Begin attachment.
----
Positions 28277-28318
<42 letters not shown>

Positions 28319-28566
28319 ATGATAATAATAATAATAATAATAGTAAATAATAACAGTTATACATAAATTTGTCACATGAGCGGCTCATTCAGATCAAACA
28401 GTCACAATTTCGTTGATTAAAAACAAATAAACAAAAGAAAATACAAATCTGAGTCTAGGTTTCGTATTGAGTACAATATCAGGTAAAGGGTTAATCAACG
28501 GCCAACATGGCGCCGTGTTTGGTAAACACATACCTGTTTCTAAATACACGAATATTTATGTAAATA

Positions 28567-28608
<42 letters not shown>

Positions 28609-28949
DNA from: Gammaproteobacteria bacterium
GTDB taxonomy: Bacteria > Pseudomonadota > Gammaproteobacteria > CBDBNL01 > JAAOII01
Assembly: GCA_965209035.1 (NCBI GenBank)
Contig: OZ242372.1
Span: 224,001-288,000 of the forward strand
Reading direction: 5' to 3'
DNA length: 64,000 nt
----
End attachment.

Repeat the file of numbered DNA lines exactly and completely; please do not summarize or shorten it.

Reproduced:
Positions 28277-28318
<42 letters not shown>

Positions 28319-28566
28319 ATGATAATAATAATAATAATAATAGTAAATAATAACAGTTATACATAAATTTGTCACATGAGCGGCTCATTCAGATCAAACA
28401 GTCACAATTTCGTTGATTAAAAACAAATAAACAAAAGAAAATACAAATCTGAGTCTAGGTTTCGTATTGAGTACAATATCAGGTAAAGGGTTAATCAACG
28501 GCCAACATGGCGCCGTGTTTGGTAAACACATACCTGTTTCTAAATACACGAATATTTATGTAAATA

Positions 28567-28608
<42 letters not shown>

Positions 28609-28949
DNA from: Gammaproteobacteria bacterium
GTDB taxonomy: Bacteria > Pseudomonadota > Gammaproteobacteria > CBDBNL01 > JAAOII01
Assembly: GCA_965209035.1 (NCBI GenBank)
Contig: OZ242372.1
Span: 224,001-288,000 of the forward strand
Reading direction: 5' to 3'
DNA length: 64,000 nt